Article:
Fracking in the North Sea could generate £300 billion in tax revenues, according to a report backed by Alex Salmond.
The Scottish first minister used the claims to make a last-ditch effort to win the argument over the value of oil in an independent Scotland.
If estimated offshore reserves were proven and tapped, they would “propel Scotland towards the top of the global league table in terms of oil and gas production”, the report claimed.
The conclusion was attacked as pure guesswork by a leading energy academic and described as “a huge if” by the one independent oil company that is hoping to explore the resource’s potential.
However, it was welcomed by nationalists, who are desperate to convince Scots that they could balance the books with the support of oil if they break away from the UK.
Their case suffered a blow last month when Sir Ian Wood, the pre-eminent energy tycoon, said that Yes campaigners were overestimating reserves and revenues, and the economic case pointed towards remaining in the Union. […]
The report was produced by N-56, a business group that aims to find new economic strategies to boost the Scottish economy. It was founded by Dan MacDonald, a property developer who is on the board of the Yes Scotland campaign.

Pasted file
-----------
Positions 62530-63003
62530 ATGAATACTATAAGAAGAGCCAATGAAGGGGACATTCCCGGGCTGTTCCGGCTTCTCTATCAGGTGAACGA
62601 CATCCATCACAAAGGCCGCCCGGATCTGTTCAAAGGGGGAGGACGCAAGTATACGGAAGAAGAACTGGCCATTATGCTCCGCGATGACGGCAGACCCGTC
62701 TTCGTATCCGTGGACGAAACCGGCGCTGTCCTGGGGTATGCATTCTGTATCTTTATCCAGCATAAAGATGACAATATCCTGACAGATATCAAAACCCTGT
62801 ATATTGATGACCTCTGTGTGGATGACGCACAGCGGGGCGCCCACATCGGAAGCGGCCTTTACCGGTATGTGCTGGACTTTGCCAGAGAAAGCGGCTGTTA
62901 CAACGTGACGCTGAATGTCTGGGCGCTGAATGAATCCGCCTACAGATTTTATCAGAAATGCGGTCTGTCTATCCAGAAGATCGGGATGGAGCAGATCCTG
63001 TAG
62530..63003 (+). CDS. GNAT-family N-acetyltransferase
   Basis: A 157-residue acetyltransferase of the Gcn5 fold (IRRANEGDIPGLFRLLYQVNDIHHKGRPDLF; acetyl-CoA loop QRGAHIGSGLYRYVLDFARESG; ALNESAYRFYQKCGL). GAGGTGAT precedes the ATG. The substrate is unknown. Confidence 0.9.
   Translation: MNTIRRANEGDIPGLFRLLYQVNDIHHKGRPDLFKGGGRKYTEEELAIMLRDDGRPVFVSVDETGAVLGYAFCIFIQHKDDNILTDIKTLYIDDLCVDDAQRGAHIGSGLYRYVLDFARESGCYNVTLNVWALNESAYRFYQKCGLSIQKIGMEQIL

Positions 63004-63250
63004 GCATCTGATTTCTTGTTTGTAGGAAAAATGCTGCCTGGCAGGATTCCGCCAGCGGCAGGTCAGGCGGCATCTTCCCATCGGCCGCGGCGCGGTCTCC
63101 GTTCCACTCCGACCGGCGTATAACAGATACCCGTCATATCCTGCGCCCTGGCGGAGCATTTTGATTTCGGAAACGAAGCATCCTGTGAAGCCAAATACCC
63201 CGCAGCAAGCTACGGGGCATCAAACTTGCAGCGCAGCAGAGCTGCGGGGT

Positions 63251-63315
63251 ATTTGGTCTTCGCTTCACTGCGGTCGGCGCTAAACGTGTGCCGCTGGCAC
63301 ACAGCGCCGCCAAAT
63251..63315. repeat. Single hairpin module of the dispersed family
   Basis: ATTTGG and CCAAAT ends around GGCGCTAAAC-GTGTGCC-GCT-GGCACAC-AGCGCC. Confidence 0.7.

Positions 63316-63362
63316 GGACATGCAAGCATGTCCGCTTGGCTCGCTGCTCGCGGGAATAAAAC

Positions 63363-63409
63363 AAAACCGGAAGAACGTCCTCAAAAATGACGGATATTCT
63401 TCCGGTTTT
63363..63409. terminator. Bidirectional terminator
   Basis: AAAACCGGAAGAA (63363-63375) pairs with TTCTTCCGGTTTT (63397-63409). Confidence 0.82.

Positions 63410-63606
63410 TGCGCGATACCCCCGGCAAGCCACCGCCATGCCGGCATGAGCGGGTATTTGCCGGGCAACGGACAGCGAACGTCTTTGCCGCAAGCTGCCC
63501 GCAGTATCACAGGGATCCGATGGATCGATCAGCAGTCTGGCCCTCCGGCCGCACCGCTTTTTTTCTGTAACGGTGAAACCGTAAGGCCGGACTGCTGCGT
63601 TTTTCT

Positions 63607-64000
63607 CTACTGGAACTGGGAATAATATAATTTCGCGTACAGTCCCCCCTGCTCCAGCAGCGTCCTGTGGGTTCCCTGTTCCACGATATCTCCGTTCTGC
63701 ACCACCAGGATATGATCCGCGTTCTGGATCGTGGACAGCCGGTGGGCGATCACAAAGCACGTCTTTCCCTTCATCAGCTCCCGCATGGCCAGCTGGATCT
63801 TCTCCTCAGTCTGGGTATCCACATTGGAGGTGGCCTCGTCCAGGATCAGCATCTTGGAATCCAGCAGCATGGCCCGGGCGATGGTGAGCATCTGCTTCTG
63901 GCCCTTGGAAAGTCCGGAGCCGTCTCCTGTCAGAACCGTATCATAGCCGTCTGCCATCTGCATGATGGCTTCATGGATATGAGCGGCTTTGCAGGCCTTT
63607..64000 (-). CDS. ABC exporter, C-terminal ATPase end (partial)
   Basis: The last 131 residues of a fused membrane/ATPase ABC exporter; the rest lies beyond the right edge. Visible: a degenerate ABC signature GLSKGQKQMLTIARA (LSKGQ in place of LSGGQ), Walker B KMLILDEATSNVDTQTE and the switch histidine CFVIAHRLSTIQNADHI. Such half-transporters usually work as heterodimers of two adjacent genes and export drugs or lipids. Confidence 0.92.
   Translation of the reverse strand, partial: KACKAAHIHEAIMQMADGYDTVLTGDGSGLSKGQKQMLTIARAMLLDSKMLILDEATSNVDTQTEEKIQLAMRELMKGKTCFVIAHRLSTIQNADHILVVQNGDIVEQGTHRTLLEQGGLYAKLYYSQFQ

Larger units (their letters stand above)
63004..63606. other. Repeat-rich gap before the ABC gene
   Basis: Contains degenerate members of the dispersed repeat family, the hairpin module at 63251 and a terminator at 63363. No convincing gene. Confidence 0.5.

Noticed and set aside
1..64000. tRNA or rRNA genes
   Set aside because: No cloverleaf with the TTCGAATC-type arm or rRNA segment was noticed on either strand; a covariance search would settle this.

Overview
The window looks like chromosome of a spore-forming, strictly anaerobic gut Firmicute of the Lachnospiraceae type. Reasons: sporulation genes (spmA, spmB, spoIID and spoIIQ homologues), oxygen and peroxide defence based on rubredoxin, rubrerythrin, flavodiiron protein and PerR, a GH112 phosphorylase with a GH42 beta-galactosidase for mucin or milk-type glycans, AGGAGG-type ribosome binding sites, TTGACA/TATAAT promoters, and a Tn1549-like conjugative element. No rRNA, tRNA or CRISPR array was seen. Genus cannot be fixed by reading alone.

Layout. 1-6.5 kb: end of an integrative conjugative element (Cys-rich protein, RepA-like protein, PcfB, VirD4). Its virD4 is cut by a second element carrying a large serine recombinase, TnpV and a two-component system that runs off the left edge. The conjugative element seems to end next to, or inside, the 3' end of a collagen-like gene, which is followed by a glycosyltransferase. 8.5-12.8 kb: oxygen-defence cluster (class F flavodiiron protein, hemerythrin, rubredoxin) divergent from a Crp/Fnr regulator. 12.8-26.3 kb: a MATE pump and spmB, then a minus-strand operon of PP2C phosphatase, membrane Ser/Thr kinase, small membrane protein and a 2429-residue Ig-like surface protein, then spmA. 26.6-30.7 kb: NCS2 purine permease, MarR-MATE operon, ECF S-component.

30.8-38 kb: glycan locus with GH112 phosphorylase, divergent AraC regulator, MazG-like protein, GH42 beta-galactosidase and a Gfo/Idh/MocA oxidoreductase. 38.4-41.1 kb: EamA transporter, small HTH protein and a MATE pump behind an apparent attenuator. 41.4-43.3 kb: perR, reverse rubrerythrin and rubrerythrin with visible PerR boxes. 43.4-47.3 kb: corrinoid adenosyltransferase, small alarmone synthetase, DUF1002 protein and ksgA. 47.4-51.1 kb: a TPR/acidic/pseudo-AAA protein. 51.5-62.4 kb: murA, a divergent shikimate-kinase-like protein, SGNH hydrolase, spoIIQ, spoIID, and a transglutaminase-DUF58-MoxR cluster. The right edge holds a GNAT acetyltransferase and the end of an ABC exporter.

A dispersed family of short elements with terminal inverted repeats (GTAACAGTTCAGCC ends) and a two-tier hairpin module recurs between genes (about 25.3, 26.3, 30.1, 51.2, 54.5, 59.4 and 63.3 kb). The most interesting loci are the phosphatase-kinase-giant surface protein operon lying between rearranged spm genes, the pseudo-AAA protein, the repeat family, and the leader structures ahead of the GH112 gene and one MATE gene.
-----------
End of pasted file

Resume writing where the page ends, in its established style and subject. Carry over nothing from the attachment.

It contends that fracking technology now being used widely in the US to extract oil from unconventional shale source rocks could be deployed in the North Sea and yield up to 21 billion barrels of oil. This would be in addition to the estimated 15 billion barrels from the remaining conventional oil fields.
Some estimates put the figure as high as 24 billion barrels, but Sir Ian said that this was an exaggeration.
The production, from what is known as the Kimmeridge Clay source rock, could yield £300 billion in tax revenues, the report estimates.
Mr Salmond is believed to have been encouraging the offshore oil and gas industry to explore its potential.
Gordon Hughes, professor of energy economics at the University of Edinburgh, said: “There is a reason that the oil and gas described by N-56 does not appear on most estimates of our remaining reserves — at current prices and with existing technology, it does not make economic sense to extract it.
“It is pure guesswork which developments will be economic 20 or 50 years from now. In the face of such uncertainty, no responsible government would place any weight on the prospect of fiscal revenues from such extraction.”